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Nodal Analysis in Electric Circuits

Definition of Nodal Analysis

Nodal analysis is a method that provides a general procedure for analyzing circuits using node voltages as the circuit variables. Nodal Analysis is also called the Node-Voltage Method.
Some Features of Nodal Analysis are as

Types of Nodes in Nodal Analysis

Types of Reference Nodes

  1. Chassis Ground - This type of reference node acts a common node for more than one circuits. chassis ground
  2. Earth Ground - When earth potential is used as a reference in any circuit then this type of reference node is called Earth Ground.
earth ground

Solving of Circuit Using Nodal Analysis

Basic Steps Used in Nodal Analysis

  1. Select a node as the reference node. Assign voltages V1, V2... Vn-1 to the remaining nodes. The voltages are referenced with respect to the reference node.
  2. Apply KCL to each of the non reference nodes.
  3. Use Ohm’s law to express the branch currents in terms of node voltages.
nodal analysis

Node Always assumes that current flows from a higher potential to a lower potential in resistor. Hence, current is expressed as follows IV. After the application of Ohm’s Law get the ‘n-1’ node equations in terms of node voltages and resistances. V. Solve ‘n-1’ node equations for the values of node voltages and get the required node Voltages as result.

Nodal Analysis with Current Sources

Nodal analysis with current sources is very easy and it is discussed with a example below. Example: Calculate Node Voltages in following circuit nodal analysis In the following circuit we have 3 nodes from which one is reference node and other two are non reference nodes - Node 1 and Node 2. Step I. Assign the nodes voltages as v1 and 2 and also mark the directions of branch currents with respect to the reference nodes nodal analysis Step II. Apply KCL to Nodes 1 and 2 KCL at Node 1 KCL at Node 2 Step III. Apply Ohm’s Law to KCL equations • Ohm’s law to KCL equation at Node 1 Simplifying the above equation we get, • Now, Ohm’s Law to KCL equation at Node 2 Simplifying the above equation we get Step IV. Now solve the equations 3 and 4 to get the values of v1 and v2 as, Using elimination method And substituting value v2 = 20 Volts in equation (3) we get- Hence node voltages are as v1 = 13.33 Volts and v2 = 20 Volts.

Nodal Analysis with Voltage Sources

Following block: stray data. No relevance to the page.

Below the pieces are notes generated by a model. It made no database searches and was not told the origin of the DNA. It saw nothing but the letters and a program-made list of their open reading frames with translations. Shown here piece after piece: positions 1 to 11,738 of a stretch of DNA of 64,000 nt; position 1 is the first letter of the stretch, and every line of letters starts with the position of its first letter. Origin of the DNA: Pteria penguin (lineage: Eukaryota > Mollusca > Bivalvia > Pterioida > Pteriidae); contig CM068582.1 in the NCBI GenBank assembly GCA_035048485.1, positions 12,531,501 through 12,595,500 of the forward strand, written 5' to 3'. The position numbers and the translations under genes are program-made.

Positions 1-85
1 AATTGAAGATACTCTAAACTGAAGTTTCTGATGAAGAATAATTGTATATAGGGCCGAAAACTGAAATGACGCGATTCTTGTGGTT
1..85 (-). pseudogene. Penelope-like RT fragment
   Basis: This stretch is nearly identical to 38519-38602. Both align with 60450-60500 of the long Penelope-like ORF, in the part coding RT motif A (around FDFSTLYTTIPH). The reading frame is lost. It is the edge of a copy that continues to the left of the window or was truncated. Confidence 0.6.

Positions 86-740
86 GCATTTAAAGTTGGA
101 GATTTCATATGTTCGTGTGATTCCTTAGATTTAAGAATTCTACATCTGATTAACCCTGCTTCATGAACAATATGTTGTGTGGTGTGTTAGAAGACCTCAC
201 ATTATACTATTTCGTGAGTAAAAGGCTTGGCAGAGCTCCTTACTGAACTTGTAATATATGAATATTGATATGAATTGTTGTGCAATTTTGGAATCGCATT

Case I. If a voltage source is connected between the reference node and a non reference node, we simply set the voltage at the non-reference node equal to the voltage of the voltage source and its analysis can be done as we done with current sources. v1 = 10 Volts Case II. If the voltage source is between the two non reference nodes then it forms a supernode whose analysis is done as following

Supernode Analysis

Definition of Super Node

Whenever a voltage source (Independent or Dependent) is connected between the two non reference nodes then these two nodes form a generalized node called the Super node. So, Super node can be regarded as a surface enclosing the voltage source and its two nodes. supernode In the above Figure 5V source is connected between two non reference nodes Node - 2 and Node - 3. So here Node - 2 and Node - 3 form the Super node.

Properties of Supernode

How Solve Any Circuit Containing Supernode

Let's take a example to understand how to solve circuit containing Supernode circuit containing supernode Here 2V voltage source is connected between Node-1 and Node-2 and it forms a Supernode with a 10Ω resistor in parallel. Note - Any element connected in parallel with the voltage source forming Super node doesn’t make any difference because v2- v1 = 2 V always whatever may be the value of resistor. Thus 10 Ω can be removed and circuit is redrawn and applying KCL to the supernode as shown in figure gives, Expressing and in terms of the node voltages. From Equation 5 and 6 we can write as Hence, v1 = - 7.333V and v2 = - 5.333V which is required answer.



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